Everything disgraced in America eventually comes back into favour. Witness disco, argyle sweaters, John Travolta, conspicuous consumption, George Bush. These days, after being shunned by a skeptical culture hooked up to a medicinal drip of irony, even magic is headed back. More: It's flirting with hip.
For that you can largely thank David Blaine.
Haven't heard of Blaine? Maybe you just weren't listening, because he has been making noise for a few years now. This week, he was back in the headlines, announcing plans to encase himself in a block of ice for three days, ending in a live TV special on Wednesday, at 10 p.m. on ABC.
Blaine has performed for U.S. President Bill Clinton at the White House, hangs with supermodels such as Tyra Banks and Bridget Hall, and spent a year as the boyfriend of singer Fiona Apple. Last year, a breathless crew from Entertainment Tonight covered a stunt that saw him buried alive for week. So where were you when all this was happening? You heard the word "magician," and turned the channel.
Who could blame you? For too long, magic has been the province of flamboyant, shimmying Vegas showmen or fancypants with New Jersey hair backed by ditzy showgirls. Within that context, Blaine is the anti-magician, a man whose low-key delivery and minimalist approach strips magic to its essentials, and allows adults to remember the sheer joy of childlike astonishment.
You can hear the screams of disbelief from people on the street when Blaine bites a diamond off a woman's ring and makes it reappear out of his left eye during the new TV special, or revives an apparently dead pigeon he finds in a park. In one segment, he reduces the New York Knicks basketball team to freaked-out children by making a specific playing card appear inside a basketball.
Blaine burst onto the scene in May, 1997, with a television special hosted by his friend, Leonardo DiCaprio. In a kick at the David Copperfields and Siegfried & Roys of the world, the opening narration of Street Magic declared Blaine to be "a man without smoke and mirrors, ushering in a new era of magic." If anyone is going to pull magic out of the fire of kitsch and rejuvenate it for a new age, Blaine does seem to stand the best chance of all.
The product of a Russian-Jewish mother and Puerto-Rican father, Blaine stares at magic's overwhelmingly white face and answers it with a multi-ethnic alternative that resembles the America of the early 21st century. Growing up on the streets of Brooklyn blessed Blaine with invaluable street cred. He is a television star who rarely watches television. And at only 27 years, he instinctively understands and seamlessly incorporates irony into his performance style.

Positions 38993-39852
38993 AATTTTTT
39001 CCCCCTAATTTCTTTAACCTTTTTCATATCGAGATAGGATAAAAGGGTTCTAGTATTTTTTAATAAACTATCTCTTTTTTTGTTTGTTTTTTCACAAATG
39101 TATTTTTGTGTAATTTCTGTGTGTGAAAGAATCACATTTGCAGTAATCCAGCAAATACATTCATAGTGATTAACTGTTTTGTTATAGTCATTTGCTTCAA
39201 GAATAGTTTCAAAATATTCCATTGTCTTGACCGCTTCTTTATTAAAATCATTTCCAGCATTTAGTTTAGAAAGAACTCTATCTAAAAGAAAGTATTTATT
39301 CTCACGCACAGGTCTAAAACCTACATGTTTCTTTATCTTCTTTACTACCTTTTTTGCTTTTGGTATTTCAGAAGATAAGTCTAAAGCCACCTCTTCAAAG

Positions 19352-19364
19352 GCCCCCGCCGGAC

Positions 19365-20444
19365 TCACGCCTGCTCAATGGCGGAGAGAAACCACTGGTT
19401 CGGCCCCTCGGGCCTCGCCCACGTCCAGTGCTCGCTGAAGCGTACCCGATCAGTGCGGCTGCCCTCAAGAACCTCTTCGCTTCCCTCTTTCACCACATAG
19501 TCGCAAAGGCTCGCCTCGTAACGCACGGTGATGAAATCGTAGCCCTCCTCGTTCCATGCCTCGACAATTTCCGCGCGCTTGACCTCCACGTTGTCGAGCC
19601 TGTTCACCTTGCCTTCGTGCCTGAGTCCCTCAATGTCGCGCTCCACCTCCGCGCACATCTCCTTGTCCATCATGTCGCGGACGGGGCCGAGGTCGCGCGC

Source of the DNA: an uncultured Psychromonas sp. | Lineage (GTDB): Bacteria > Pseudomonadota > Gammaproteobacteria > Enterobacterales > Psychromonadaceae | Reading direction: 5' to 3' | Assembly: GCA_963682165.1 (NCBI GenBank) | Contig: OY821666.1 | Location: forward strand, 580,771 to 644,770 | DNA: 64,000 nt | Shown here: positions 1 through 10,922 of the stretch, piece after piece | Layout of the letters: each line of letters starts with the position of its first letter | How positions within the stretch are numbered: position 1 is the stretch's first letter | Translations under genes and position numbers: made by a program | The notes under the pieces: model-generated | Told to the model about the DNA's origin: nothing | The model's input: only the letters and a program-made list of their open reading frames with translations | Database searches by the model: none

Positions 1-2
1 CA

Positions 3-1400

"Magic has become like some sort of silly entertainment, but it used to be a much more respected art form," says Blaine, sitting in a production suite on Park Avenue South. He's wearing Doc Martens, thin octagonal glasses, dark shirt and unbelted black pants that slip an inch to reveal a muscular build and a wink of his Calvin's.
His voice sounds a little like Jack Nicholson's, or maybe Christian Slater doing Nicholson in the film Pump Up the Volume.
He's overseeing the editing of the first half of Wednesday's television special, Frozen in Time. The second half of the show will be live as he emerges from his 58-hour sojourn in an ice cube.
"Eighty years ago when Houdini was here, he brought magic to the streets, to the people, and he would be accessible to everybody. He was a man of the people, but he still was this amazing guy they all looked up to. Now we don't have any of that. When we think of magicians, we think of $50-million a year. There's no art or integrity."
Though Blaine doesn't mention him, $50-million (U.S) is what Copperfield earned last year. "The only David Copperfield I refer to is a book by Dickens," says a dismissive Blaine.
Blaine honed his skills on the streets, and that's where he has stayed. In his first special, he was photographed in darkened doorways and abandoned lots, a steady presence in America's chaotic urban jungles. He made a trio of girls quiver with wonder on the boardwalk of Atlantic City and reduced two others in New York to freaked-out tears. The Dallas Cowboys shrieked with awe when Blaine stopped by their clubhouse for a few card tricks. Beefy, grease-stained, New York City subway workers acted possessed when he read their minds. Gang members in south central Los Angeles scattered with fear at his card tricks, as if fleeing a knife fight. Blaine is a latter-day Don Quixote, wandering the world to prove we all have the capacity for astonishment.